The same rational principle is used in politics and war, where one makes assumptions for certain strategies. Some examples include the strategic bombing campaigns against Germany and Japan in the Second World War, the escalation of the war in Vietnam, or the recent war in Afghanistan. Despite the overwhelming resources, all three strategies failed to deliver the expected results. We argue for specific strategies because we make rational assumptions about the enemy in particular and the war in general. But oftentimes, our assumptions turn out wrong. And even if they are correct, the non-linear nature of our universe might deliver the opposite results or a result that you might not expect. This principle extends to the war itself and its own transformation during the fighting. Think of the Second Gulf War in 2003 and how the US was first fighting against the conventional forces of Saddam Hussein but in the process ended up fighting an insurgency campaign conducted by various forces.
Change is part of war’s nature. This is what Clausewitz meant when he talked about war becoming a thing of its own and the independent dynamic of war. Consequently, our utilitarian understating of war—the idea that we use war as a tool to achieve something and strategy as a way to get there—gives way to a more existential understanding. An understanding where our act of exercising force also affects us, and so on and so forth. War becomes a thing of its own and influences us as much, if not more, as we try to control it. To offer an example, think of a football team of 11 players ready to play the sport on the pitch. Through the game, the sport changes from football to basketball, to polo, to ping-pong with the additional change of rules, values, and setting. If strategy is the process that one uses throughout this mess to win, then strategic thinking is the intellectual process behind it.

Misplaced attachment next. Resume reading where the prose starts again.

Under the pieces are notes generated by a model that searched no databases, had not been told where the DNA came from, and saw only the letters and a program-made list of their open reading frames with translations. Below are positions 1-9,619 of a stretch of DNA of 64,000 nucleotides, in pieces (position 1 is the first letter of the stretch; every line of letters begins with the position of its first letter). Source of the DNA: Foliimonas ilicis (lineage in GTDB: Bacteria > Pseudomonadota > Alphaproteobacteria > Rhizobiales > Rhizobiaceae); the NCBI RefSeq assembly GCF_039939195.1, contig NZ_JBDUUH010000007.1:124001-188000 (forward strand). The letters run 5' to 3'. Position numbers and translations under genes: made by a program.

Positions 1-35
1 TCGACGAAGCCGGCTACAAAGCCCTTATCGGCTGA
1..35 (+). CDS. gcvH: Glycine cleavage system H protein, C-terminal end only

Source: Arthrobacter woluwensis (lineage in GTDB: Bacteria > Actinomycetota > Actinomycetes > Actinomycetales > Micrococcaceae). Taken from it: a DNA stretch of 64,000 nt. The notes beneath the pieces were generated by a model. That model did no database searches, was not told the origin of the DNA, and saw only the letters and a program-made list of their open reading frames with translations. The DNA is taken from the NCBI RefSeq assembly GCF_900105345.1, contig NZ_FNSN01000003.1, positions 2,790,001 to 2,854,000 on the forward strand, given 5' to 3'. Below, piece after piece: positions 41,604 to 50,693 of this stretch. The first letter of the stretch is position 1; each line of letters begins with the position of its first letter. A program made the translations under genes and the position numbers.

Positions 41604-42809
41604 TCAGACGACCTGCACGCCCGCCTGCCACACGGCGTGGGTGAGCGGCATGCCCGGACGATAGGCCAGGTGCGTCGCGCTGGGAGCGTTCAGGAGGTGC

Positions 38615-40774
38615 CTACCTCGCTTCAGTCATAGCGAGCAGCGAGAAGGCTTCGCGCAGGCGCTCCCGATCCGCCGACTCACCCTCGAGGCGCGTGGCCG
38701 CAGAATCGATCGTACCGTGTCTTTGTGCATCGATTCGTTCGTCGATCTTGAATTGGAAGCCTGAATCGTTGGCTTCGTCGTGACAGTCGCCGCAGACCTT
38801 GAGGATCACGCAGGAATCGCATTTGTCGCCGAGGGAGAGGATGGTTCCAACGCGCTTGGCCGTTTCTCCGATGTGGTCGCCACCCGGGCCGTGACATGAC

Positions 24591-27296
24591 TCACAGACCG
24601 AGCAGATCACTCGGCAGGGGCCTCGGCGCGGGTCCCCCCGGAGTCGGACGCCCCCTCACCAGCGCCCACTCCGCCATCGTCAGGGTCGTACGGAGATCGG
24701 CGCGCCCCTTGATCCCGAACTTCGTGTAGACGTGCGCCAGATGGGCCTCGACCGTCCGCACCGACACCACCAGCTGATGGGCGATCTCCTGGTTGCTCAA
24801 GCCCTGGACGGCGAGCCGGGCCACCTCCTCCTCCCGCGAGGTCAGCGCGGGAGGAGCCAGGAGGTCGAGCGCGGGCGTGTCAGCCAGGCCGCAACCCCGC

Why Is Strategic Thinking Important?
So, in conclusion, strategy is a process where you need to plan for something without knowing what that is, against an opponent who will always counter your every move, and finally provide rules for something that is by its own nature constantly breaking and or changing every rule there is. As one might expect, this process of strategic thinking pushes the limits between theory and practice to the point where the following question becomes apparent: can we ever use strategy effectively given all these built-in handicaps?
The answer, of course, is yes. War is a paradox: a chaotic situation that we try to control. Strategy and strategic thinking are the only things at our disposal able to influence the situation and help us achieve our objectives. Strategic thinking is of paramount importance if we want to set realistic goals and expectations, understand the limitations of using force, and inform our debates about the morality of violence. Strategy is difficult but, as Clausewitz, the Prussian strategist said: “Everything in war is simple but the simplest thing is difficult”.